Much like single ingredient yeast extract, beer can be gluten free if produced in that way. Much like alcohol free beers, many manufacturers are willing to accomodate to alternative diets and allergen requirements as a new market for profits. 

Gluten Free Bread Ingredients

Making gluten free bread from a recipe is very easy. However, you may need to get some ingredients in. Fortunately for you, we’re here to help with just that. So what might you need for this bread? Well, yeast is a good start.

On top of yeast, sugar forms a good part of any good bread dough, and can encourage the yeast to act more quickly. Unless you want to be baking bread all day, this neat trick of adding sugar can reduce your baking time down by several hours. 

While substituting flour can sound easy, not everything is a one to one copy of wheat flours. Instead, we suggest using a mix of flours and other ingredients to make a more hardy flour base. Almond or lentil flour, combined with rice flour, is a good start. However adding some ground flax seeds will make the flour stronger too. 

The flax also adds a nutty flavor, but you may need an additional binding agent. This can be exotic like psyllium husk, or more common like xanthan gum. Other common ingredients to include will be salt to taste, baking soda or powder, and some common cooking oils for preference. Egg whites and vinegar are also called for in most recipes. 

Gluten Free Bread Recipe

For the actual recipe, you will want to follow instructions closely. This is to avoid any headaches with the cooking process, which can take as long as three hours, and help you prevent the need to start over. Bread is infamously fragile and precious when being made, and the lack of gluten only takes this to a new level. 

  1. Begin by adding your yeast and sugar mix to warm, but not boiling, water. This should be left for five to ten minutes, and your hot water faucet should be more than enough to get the heat. This is called proofing.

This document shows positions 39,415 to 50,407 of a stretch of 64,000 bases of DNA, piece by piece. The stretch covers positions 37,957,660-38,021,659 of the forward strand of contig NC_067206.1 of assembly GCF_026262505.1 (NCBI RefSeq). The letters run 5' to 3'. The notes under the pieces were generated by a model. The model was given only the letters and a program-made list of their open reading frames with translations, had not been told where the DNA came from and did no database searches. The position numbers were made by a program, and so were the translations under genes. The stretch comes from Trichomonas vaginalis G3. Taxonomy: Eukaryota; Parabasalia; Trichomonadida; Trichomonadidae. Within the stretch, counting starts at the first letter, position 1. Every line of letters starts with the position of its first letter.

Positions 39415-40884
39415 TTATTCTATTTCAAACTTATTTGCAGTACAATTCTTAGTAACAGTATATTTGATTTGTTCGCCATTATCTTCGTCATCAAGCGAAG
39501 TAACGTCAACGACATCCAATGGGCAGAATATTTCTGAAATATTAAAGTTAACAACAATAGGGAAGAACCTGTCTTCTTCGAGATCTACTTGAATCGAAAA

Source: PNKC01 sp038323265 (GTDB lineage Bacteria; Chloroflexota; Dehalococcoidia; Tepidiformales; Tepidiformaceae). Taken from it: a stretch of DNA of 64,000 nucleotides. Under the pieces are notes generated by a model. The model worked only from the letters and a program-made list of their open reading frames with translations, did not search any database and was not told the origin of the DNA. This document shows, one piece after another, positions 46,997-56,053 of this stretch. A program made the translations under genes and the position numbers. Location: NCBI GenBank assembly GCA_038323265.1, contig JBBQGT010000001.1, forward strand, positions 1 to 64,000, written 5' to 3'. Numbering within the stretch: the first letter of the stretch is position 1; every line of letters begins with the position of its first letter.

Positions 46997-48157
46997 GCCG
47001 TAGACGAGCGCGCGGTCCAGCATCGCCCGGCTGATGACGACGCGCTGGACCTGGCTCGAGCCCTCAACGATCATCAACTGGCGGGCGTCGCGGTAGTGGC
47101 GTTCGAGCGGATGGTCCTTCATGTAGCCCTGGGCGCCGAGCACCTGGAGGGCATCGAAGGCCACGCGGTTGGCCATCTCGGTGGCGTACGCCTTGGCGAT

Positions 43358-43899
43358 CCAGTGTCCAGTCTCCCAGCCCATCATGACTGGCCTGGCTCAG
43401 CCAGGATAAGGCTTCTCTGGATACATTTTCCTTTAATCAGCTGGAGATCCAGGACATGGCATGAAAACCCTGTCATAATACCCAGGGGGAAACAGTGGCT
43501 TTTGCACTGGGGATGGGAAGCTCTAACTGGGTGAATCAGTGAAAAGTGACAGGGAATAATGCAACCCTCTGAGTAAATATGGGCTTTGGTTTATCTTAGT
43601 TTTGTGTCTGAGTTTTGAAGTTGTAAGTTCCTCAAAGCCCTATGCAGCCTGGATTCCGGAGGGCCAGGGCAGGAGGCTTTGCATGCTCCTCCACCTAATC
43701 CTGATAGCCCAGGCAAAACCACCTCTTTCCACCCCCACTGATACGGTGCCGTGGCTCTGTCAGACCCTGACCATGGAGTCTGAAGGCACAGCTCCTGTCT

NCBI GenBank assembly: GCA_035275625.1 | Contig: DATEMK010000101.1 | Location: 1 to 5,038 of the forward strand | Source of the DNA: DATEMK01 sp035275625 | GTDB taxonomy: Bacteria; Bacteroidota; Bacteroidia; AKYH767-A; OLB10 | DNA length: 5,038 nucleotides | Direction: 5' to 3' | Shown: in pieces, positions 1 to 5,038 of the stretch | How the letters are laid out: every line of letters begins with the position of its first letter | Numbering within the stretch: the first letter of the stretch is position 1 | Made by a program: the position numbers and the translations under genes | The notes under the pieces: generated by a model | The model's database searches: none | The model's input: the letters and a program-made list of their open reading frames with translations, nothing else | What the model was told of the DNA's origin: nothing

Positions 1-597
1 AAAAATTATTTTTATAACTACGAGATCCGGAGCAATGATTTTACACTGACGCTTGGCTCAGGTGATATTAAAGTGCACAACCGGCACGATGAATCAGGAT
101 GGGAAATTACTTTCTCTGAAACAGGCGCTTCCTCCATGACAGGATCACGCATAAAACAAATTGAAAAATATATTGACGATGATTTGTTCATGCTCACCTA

2. As you proof, start to combine ingredients in the bowl of your mixer or food processor. You will want to add your flax and flour mix, as well as some salt and your binding agent of choice. Last but not least, add your baking soda. 
  3. Mix these ingredients until combined, and when done stop the mixer. You will want to add your egg whites and vinegar here, as well as your cooking oil, before continuing to mix. You should also add your yeast and sugar proofed mixture here, and try to keep to a medium setting speed. 
  4. Once your dough is prepped, add it to your bread pan. You can use a spatula or wooden spoon to smooth the edges of the dough, ensuring that you fill the corners and edges properly to avoid gaps. Smoothing the top will also help your bread bake.
  5. Allow your bread to rise with some oiled cling film covering it, then simply bake it in your oven. One neat trick to avid your bread from burning or browning too much, is to cover it with foil halfway through your bake. Once thoroughly baked, simply remove the bread from the oven. 

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Amy Toliver

Hey'all I'm Amy, a born foodie and diagnosed with celiac disease 7 years ago. I refused to cave into tasteless, boring gulten free food and create my own! On my blog you'll find info & cool facts along with recipes, all on gluten free foods!